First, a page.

North Jersey Casinos Could Be Taxed 40 to 60 Percent, State Lawmaker Says
Posted on: March 8, 2016, 01:20h.
Last updated on: March 8, 2016, 01:49h.
Two North Jersey casino licenses could soon be issued, but the gambling operators in receipt that are ready to tap into the region’s nearly 3.5 million residents and New York City’s 8.5 million inhabitants across the Hudson might faint when they also receive their tax bill.
During a special public hearing on Monday, State Assemblyman Ralph Caputo (D-District 28) responded to the question of potential tax rates that casinos in the northern counties might face by revealing, “As a guess, it would be 40 to 60 percent,” he said.
That’s a far cry from the 9.25 percent rate casinos now pay in Atlantic City.
New Jersey lawmakers are considering an amendment to the state’s constitution that would allow two gambling facilities to be built in North Jersey. Should it pass, it would end the longstanding gambling monopoly held by Atlantic City since 1976.
Competition from neighboring states has created an economic disaster in the former gambling mecca of the East Coast, and lawmakers in Trenton are scrambling to find new ways to recoup the dissipating tax revenue.
Icahn Can’t Believe It
The topic of gambling expansion will always have its opponents, but in the Garden State, there’s a rather powerful mole. As Casino.org reported last week, billionaire Carl Icahn delivered a $100 million ultimatum by saying he wouldn’t invest those funds in his Atlantic City Trump Taj Mahal resort should North Jersey casinos be authorized.
Yesterday, many of the 17 backers of the state constitutional amendment responded.
“This is a game-changing proposal. We would modernize our gaming industry and provide significant relief for senior citizens and disabled residents,” Caputo declared.
“For a state sorely in need of new revenues for vital needs such as programs and property tax relief for senior citizens and disabled residents, this is a win-win,” Assemblyman Gary Schaer (D-District 36) said. “This proposal would help bring a brighter economic future for our state.”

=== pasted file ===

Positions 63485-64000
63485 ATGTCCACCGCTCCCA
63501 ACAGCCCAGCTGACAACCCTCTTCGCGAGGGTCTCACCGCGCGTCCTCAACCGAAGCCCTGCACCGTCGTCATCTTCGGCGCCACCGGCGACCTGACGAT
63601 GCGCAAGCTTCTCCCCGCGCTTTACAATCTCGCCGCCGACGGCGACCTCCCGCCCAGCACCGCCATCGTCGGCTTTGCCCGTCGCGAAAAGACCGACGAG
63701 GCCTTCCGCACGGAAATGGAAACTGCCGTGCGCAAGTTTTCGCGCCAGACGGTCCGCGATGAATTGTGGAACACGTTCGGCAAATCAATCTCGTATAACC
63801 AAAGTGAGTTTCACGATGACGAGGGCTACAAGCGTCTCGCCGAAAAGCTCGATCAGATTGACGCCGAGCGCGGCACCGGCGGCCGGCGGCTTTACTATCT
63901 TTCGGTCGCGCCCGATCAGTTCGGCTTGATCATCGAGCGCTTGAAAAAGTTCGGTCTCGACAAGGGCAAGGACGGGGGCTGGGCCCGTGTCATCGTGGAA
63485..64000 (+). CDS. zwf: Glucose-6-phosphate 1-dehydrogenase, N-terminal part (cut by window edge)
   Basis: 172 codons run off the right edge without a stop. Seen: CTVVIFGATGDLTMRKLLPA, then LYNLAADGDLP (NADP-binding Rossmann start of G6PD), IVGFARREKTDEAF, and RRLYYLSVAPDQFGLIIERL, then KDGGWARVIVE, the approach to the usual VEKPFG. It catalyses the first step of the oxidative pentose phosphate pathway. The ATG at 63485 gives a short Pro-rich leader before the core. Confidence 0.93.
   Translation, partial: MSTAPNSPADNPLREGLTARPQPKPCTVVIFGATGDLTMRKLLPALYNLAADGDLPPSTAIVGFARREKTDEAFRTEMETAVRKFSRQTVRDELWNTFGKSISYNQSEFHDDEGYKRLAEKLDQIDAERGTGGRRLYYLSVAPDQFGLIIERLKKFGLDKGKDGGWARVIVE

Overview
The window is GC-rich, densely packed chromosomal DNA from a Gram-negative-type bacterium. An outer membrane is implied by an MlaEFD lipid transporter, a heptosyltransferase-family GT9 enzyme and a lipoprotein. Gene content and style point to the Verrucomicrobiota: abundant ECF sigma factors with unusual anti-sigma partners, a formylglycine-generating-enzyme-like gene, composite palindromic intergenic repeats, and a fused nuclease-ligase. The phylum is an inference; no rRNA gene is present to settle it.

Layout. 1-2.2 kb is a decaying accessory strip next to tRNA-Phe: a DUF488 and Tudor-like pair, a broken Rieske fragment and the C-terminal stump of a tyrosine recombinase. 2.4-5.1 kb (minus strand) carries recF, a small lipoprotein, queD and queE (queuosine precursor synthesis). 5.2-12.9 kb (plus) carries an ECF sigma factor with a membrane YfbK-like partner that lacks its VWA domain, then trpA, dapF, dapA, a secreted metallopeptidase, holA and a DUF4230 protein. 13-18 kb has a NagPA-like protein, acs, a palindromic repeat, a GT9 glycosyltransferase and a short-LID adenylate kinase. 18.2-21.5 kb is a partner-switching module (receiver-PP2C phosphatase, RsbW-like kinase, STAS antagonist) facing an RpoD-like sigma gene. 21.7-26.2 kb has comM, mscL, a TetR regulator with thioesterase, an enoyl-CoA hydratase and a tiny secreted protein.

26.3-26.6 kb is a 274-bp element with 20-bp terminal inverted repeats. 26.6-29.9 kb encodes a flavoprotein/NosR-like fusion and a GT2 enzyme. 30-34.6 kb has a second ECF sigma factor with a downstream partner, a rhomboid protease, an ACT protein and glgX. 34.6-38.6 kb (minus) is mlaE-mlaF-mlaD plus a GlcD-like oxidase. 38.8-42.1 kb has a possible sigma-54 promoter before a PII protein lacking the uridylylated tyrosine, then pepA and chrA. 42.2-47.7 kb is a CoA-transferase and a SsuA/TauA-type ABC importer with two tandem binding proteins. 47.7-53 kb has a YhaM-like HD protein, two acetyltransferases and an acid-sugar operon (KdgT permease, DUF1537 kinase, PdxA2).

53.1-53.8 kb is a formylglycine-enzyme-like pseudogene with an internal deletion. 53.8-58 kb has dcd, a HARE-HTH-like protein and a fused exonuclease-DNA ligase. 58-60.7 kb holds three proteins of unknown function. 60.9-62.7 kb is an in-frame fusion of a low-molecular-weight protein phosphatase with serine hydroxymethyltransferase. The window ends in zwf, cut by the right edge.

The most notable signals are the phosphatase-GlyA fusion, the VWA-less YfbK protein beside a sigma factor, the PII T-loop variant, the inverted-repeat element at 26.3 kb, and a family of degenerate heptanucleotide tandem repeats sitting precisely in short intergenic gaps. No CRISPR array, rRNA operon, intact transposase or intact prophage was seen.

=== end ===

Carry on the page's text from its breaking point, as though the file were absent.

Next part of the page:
After being approved by the state’s Assembly Judiciary Committee, the resolution now moves to the floor in the state capital, where it will need three-fifths approval in the Assembly and Senate. Should the chambers pass the motion to alter the state constitution, voters would have the final say and would require a majority approval.
Taxing North Jersey casinos at levels as sky high as 60 percent on net winnings might thin the bidding field considerably. However, a scan around nearby gambling locales shows such exuberant rates aren’t exactly out of the ordinary for neighboring states, at least.
Connecticut, for example, is a fairly contained 18 percent, and Delaware a bit higher at 29.4 percent for table games, at least. But then New York takes the cake with a 60 to 69 percent take on earnings, and Pennsylvania isn’t much better with a 55 percent rate.
Nevada, not surprisingly, wins hands down with a modest 6.75 percent tax rate, although the sheer number of casinos in the Silver State obviously make that number more bodacious than it might appear.
Too Much of a Good Thing
While 40-60 percent seems to fall adequately in line, especially considering the market in question, New Jersey State Senate President Stephen Sweeney (D-District 3) said he finds the rate excessive.
Atlantic City Assemblyman Chris Brown (R-District 2) also questioned how introducing new casinos to an already oversaturated market would help the constituents he represents.
“Is it going to pave the roads so that people who are unemployed can get out of town?” Brown asked.
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